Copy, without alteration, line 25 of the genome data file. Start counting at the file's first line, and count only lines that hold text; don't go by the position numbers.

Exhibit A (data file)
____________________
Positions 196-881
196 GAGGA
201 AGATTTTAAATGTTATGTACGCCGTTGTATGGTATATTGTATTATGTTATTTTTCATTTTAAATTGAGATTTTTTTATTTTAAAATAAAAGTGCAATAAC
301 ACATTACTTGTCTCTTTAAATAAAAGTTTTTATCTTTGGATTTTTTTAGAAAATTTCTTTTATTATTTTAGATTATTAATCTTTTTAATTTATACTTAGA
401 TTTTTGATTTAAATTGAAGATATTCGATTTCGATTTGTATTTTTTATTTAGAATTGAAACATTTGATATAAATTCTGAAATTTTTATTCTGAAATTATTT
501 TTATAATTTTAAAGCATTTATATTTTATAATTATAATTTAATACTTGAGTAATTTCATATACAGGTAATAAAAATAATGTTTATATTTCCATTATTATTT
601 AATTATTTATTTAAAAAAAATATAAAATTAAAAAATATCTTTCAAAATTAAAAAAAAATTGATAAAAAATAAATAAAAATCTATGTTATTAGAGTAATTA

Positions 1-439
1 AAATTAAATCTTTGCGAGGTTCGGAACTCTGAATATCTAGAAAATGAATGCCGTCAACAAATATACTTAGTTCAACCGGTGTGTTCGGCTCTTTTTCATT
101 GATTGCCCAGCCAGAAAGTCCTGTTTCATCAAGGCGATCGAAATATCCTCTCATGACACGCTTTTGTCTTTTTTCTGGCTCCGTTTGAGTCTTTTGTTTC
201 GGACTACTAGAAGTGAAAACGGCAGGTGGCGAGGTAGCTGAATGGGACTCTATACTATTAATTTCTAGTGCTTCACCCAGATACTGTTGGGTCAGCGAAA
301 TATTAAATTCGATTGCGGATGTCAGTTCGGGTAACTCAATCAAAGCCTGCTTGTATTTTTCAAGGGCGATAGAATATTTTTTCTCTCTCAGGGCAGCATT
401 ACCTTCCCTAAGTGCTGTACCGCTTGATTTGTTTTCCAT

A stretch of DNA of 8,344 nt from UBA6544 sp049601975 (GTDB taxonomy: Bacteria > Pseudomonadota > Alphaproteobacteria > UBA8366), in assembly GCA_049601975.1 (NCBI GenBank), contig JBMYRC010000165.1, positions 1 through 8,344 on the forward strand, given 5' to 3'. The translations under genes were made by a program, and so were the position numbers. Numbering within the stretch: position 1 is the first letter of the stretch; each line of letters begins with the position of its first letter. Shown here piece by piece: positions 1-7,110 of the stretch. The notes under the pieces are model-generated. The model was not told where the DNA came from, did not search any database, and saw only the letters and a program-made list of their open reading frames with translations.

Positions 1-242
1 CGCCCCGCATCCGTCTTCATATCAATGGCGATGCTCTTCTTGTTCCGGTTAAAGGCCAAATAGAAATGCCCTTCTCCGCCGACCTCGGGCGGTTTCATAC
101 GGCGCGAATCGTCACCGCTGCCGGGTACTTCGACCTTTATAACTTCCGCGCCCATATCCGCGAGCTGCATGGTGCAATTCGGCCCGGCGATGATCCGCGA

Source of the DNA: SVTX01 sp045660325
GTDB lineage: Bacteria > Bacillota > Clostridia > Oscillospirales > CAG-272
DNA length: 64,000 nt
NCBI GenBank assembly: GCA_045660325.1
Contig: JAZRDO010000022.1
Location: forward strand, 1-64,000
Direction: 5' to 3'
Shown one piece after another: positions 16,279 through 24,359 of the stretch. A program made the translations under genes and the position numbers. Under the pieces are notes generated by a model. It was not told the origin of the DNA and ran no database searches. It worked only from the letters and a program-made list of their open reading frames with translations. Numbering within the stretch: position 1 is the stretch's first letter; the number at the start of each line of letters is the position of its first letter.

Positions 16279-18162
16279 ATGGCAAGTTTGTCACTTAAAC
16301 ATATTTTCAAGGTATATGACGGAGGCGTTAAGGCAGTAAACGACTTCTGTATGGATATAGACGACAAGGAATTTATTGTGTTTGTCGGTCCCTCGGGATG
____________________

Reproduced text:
Shown one piece after another: positions 16,279 through 24,359 of the stretch. A program made the translations under genes and the position numbers. Under the pieces are notes generated by a model. It was not told the origin of the DNA and ran no database searches. It worked only from the letters and a program-made list of their open reading frames with translations. Numbering within the stretch: position 1 is the stretch's first letter; the number at the start of each line of letters is the position of its first letter.